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5 Tips for Writing Newsletters People Actually Want to Read


Content Creation

“Do people even read newsletters anymore?”

They totally do. And while yeah, you can see a return on other things like ads, video content, or social media, newsletters still connect you with your audience in a way no other platform can. 

People are picky with their inboxes. Gone are the days when people would give out their email to just anyone. Those are precious goods now.

Why? Because we are bombarded with information all day, every day. Even on social media, you can’t control who’s posts pop up on your feed (anyone else miss chronological Instagram feeds?). But on email, you can!

So know that if you’ve landed in someone’s inbox, they must really like you. Or, at least, really like what you have to offer. And you have a great opportunity to connect with them there. 

But you don’t want to break that trust by sending out too many emails, too many sales announcements, or only showing up when you want something from them. It’s a delicate balance. 

Let’s take a look at how to manage that balance (your content strategy) by writing A1 newsletters people want to read. 

Write about what THEY care about

No one wants to check their inbox and see a bunch of sales or promo emails. Even if it’s not true, it makes people feel like you don’t care about them past the money. That’s a one-way ticket to unsubscribe

If you don’t want to lose subscribers, lean your ear in and listen to what the people want! How can you answer questions they may have about working with you? Or your industry in general? How can you frame it to be a little more engaging than usual? Are there stories you can use to help you get your point across?

If you aren’t sure what they’d like, go look back at your analytics for the last 3-4 months and see what has the highest open rates, and click-through rates if applicable. That content is a good indicator of what they may enjoy. Then after you’ve sent out a few newsletters, check your analytics again to see if your theories were correct.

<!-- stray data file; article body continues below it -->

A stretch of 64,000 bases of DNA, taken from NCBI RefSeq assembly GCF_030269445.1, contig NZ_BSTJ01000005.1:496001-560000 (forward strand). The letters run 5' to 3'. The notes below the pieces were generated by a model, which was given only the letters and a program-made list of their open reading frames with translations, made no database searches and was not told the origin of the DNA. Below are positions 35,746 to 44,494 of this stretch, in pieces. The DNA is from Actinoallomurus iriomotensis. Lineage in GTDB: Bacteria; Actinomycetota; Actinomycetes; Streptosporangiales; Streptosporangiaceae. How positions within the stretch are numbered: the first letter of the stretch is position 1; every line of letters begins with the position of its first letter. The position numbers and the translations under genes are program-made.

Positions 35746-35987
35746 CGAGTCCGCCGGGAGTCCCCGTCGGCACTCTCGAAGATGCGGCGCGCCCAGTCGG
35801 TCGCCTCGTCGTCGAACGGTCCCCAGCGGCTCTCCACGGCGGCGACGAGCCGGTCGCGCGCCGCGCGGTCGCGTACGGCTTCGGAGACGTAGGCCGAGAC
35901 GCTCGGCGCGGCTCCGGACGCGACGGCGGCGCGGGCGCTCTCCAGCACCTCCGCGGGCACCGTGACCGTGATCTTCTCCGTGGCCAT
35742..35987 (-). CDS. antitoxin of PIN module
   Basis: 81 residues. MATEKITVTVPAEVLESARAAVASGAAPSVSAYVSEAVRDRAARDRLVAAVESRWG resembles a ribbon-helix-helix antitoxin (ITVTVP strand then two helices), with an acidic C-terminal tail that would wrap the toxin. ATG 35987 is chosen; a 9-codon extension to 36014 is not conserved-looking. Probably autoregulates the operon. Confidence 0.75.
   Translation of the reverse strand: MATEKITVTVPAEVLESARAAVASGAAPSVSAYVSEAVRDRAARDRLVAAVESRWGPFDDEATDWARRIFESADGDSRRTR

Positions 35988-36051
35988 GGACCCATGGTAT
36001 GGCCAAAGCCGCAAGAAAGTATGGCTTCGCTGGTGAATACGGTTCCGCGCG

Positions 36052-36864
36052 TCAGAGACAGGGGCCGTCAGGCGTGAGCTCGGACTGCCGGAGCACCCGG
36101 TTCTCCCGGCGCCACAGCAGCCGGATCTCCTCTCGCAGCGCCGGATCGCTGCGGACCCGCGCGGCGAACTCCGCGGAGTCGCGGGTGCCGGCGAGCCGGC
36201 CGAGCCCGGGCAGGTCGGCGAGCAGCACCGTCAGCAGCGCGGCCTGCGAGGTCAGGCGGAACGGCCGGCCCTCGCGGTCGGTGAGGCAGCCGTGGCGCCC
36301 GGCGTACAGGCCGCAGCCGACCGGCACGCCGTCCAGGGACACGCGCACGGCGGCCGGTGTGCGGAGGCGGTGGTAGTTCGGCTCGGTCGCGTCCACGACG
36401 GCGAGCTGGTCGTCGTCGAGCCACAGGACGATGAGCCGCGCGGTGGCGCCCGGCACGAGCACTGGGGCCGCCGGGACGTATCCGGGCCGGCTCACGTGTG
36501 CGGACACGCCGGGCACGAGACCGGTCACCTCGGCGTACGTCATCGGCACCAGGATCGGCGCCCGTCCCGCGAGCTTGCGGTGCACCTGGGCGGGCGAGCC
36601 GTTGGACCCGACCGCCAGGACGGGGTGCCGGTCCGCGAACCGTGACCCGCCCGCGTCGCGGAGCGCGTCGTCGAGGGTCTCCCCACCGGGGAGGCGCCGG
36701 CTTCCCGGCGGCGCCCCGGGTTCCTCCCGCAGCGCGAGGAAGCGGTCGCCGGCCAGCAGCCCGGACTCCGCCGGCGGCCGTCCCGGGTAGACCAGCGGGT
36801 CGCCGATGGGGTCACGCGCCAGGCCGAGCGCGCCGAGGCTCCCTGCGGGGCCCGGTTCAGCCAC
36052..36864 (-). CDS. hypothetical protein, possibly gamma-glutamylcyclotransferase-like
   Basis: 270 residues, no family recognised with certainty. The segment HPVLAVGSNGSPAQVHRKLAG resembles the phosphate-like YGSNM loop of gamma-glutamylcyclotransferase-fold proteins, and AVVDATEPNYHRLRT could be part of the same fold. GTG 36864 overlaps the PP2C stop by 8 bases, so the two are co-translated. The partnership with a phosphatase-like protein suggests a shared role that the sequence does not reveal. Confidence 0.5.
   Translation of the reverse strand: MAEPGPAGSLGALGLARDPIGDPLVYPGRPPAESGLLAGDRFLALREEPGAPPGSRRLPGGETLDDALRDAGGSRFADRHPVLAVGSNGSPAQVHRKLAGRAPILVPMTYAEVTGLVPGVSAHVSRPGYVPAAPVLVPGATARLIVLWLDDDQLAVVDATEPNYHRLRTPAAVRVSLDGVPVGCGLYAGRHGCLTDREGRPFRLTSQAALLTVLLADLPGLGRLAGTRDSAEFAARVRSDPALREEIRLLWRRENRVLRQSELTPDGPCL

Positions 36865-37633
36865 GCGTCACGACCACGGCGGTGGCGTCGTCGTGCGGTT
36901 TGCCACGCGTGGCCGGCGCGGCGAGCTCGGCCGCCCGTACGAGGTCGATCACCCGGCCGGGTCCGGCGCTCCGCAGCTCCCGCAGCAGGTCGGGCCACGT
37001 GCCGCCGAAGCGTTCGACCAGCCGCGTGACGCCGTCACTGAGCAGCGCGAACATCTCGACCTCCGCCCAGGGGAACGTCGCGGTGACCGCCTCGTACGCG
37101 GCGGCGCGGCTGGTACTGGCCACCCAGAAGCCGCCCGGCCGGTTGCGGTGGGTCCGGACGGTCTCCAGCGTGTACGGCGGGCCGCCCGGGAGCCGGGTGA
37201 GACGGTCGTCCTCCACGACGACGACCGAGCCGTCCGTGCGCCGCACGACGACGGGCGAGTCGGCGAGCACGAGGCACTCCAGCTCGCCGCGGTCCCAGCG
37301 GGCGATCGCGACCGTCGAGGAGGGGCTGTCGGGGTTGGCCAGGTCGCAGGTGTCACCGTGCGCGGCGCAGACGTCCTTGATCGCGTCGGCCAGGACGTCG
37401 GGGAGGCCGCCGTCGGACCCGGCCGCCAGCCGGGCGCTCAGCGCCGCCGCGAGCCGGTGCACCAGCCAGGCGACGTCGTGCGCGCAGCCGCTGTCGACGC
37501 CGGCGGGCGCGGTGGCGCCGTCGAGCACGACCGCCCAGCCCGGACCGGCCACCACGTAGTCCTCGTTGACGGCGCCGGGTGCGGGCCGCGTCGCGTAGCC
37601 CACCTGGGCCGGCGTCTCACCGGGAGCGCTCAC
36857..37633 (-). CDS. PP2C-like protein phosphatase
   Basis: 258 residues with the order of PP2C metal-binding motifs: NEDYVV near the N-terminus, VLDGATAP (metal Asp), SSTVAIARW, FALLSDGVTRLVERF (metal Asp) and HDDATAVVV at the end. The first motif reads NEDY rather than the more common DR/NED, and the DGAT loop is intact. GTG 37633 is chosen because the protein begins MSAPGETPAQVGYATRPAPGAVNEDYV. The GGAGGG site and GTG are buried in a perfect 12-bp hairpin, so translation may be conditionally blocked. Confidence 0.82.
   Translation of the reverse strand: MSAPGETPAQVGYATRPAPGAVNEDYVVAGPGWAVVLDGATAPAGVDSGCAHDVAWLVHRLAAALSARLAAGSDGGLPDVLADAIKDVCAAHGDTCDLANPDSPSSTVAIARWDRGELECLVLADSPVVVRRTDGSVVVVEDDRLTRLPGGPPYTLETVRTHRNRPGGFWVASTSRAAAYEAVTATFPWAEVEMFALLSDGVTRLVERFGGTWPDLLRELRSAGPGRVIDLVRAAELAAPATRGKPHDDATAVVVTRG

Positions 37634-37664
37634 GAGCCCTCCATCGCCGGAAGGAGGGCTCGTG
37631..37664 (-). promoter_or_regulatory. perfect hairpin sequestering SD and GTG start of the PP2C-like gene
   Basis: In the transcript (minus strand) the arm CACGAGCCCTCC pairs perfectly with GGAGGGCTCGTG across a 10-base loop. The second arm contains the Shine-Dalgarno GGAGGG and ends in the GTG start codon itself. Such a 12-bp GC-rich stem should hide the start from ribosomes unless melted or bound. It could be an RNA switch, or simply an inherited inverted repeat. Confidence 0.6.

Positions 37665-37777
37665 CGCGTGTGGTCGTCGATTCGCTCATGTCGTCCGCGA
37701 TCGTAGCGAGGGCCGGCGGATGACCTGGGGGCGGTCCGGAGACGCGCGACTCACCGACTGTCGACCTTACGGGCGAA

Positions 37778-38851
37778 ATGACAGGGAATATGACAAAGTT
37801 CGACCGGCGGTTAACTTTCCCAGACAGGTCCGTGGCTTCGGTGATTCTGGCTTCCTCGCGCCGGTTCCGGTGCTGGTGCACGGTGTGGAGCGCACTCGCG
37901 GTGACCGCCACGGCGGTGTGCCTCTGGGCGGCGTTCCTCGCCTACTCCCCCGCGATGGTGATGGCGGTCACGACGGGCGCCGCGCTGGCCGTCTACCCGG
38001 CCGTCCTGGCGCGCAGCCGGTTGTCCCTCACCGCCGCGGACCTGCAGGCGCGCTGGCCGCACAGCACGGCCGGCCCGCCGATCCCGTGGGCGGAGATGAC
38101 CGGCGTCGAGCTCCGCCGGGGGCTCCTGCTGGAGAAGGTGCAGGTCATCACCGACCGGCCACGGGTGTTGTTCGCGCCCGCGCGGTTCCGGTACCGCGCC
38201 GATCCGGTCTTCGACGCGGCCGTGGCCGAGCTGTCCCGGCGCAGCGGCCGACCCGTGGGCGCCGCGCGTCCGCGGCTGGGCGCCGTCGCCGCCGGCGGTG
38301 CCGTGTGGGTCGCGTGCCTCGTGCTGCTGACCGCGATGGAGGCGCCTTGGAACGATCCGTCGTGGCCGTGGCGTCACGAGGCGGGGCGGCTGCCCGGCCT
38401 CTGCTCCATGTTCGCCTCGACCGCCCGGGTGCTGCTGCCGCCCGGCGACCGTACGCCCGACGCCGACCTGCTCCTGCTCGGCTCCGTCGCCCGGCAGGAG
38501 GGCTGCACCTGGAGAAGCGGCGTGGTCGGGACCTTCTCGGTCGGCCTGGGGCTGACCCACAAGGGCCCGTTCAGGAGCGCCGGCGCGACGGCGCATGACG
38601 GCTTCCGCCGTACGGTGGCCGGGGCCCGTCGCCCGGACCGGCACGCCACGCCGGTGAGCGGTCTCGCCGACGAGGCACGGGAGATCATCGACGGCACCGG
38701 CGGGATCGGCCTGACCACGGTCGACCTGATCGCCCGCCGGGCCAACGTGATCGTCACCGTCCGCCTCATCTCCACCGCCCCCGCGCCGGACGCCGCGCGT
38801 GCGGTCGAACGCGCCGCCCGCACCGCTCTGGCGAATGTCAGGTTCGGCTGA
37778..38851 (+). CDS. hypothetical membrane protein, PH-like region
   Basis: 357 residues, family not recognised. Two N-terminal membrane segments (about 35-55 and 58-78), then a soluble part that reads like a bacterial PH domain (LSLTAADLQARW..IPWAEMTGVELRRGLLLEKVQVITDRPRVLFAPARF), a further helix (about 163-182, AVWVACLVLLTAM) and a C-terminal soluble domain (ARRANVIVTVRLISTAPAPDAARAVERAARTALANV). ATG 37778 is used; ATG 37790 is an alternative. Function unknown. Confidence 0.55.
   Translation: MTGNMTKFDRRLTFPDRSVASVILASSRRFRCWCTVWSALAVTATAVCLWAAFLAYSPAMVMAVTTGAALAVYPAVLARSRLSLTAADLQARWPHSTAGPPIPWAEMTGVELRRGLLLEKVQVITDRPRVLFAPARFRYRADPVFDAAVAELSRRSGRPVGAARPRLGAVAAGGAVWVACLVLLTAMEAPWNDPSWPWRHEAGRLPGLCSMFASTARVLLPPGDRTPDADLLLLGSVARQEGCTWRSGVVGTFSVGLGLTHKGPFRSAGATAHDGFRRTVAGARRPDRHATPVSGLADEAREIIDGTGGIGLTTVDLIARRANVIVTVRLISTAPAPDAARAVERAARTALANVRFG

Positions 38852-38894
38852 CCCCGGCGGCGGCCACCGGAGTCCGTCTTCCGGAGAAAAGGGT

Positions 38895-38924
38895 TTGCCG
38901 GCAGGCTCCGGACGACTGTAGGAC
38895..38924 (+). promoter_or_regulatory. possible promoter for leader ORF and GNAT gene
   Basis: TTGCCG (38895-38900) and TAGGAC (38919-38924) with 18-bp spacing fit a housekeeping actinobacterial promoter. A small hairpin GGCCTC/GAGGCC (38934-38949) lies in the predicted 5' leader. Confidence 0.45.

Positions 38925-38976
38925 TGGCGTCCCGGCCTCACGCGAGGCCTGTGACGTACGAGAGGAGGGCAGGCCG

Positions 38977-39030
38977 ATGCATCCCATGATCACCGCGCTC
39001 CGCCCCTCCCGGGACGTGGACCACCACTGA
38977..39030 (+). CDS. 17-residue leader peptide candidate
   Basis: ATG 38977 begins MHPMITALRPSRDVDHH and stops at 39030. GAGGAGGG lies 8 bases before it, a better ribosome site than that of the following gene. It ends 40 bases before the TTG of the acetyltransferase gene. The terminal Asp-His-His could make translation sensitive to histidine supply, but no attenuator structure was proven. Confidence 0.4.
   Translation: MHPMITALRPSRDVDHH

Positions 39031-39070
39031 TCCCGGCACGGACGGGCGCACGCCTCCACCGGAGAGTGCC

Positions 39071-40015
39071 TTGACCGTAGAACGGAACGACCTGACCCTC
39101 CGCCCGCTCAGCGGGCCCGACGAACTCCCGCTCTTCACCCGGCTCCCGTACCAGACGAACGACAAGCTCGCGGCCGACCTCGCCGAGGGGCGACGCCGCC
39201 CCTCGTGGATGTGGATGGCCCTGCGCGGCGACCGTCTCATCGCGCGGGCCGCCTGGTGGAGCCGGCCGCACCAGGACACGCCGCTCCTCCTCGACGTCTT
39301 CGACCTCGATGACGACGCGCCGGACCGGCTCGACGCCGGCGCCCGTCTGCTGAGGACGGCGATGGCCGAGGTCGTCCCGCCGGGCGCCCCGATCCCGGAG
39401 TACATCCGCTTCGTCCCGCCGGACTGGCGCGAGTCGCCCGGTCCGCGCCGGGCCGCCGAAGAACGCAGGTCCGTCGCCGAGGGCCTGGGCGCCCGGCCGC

Have a clear CTA

Your newsletters should be engaging, yes, but they are still a part of your content strategy, so it’s okay to think about them strategically and have CTAs. 

Are your about to launch? Hint at it or talk about the specific pain points the offer in that launch helps solve without being obvious — that’s part of the launch runway! Do you want to help build brand loyalty? Link to case studies, reviews, or testimonials. 

It’s not that you can’t ever sell in a newsletter, it’s just that you have to do it in a way that’s not salesy. That’s the one time you can use that excuse. 

Make it readable

You’re probably tired of hearing us talking about making copy easy to read but too bad. We only say it so much because it’s quite literally one of, if not the most, important things you need for your copy. If people can’t or won’t read it, nothing else matters. 

So make it skimmable. Long chunks of text are hard to focus on and might cause your audience to lose interest. You have more space to talk in an email, but a good rule of thumb to remember for your newsletters is to keep it shorter than a blog but longer than a caption.

Design tips for making your newsletters readable

Because I’m also a designer, I have to interject here and talk about the visual layout of your emails. I know that depending on what provider you use, design options can be limited, and that’s okay. You don’t have to pull out all the stops. But there are a few best practices to keep in mind as you create them:

  • Try to use a sans serif font: Serif fonts are harder to read digitally. Unless it’s part of your brand guidelines, stick to something simple and easy to scroll through.
  • Break up text: Keep paragraphs to three sentences maximum. A lot of people will be looking at their phones, so anything longer than that becomes too lengthy. 
  • Use headers, bold text, underline, and colors: Making your copy skimmable and easy to read will be a lot easier if you make use of these things. You help reiterate important points and help the brains subconsciously know what flow to follow as it reads. Plus, it’s much less of an eyesore. 
  • Make it accessible: Part of making your copy readable is making it readable for all people. If you use ANY images or design elements apart from the text, you need to have alt text describing that image. Also when using colors, be mindful of legibility. Text should have a distinguishable contrast no matter what colors you use. 

Be consistent

Newsletters start to get fun whenever people start expecting them in their inbox every Sunday at 6 PM (or whatever time you send them). Consistent newsletters are a fun way to keep the line of communication open with your audience. Even if you have nothing to promote or sell at the time, you can use “hit reply and let me know what you think!” kind of CTA to facilitate discussion. 

But I know — easier said than done. Especially when you’ve got a million things on your plate. Sometimes sending newsletters is really low on your priority list. That’s cool — we got you! 

On top of planning content and making funny Reels, we also write really good newsletters too. And we’ve got a whole team of people that can help you do it. Get in touch with us here to learn more!

Ashton Hoot, Lead Copywriter + Dedicated Swiftie
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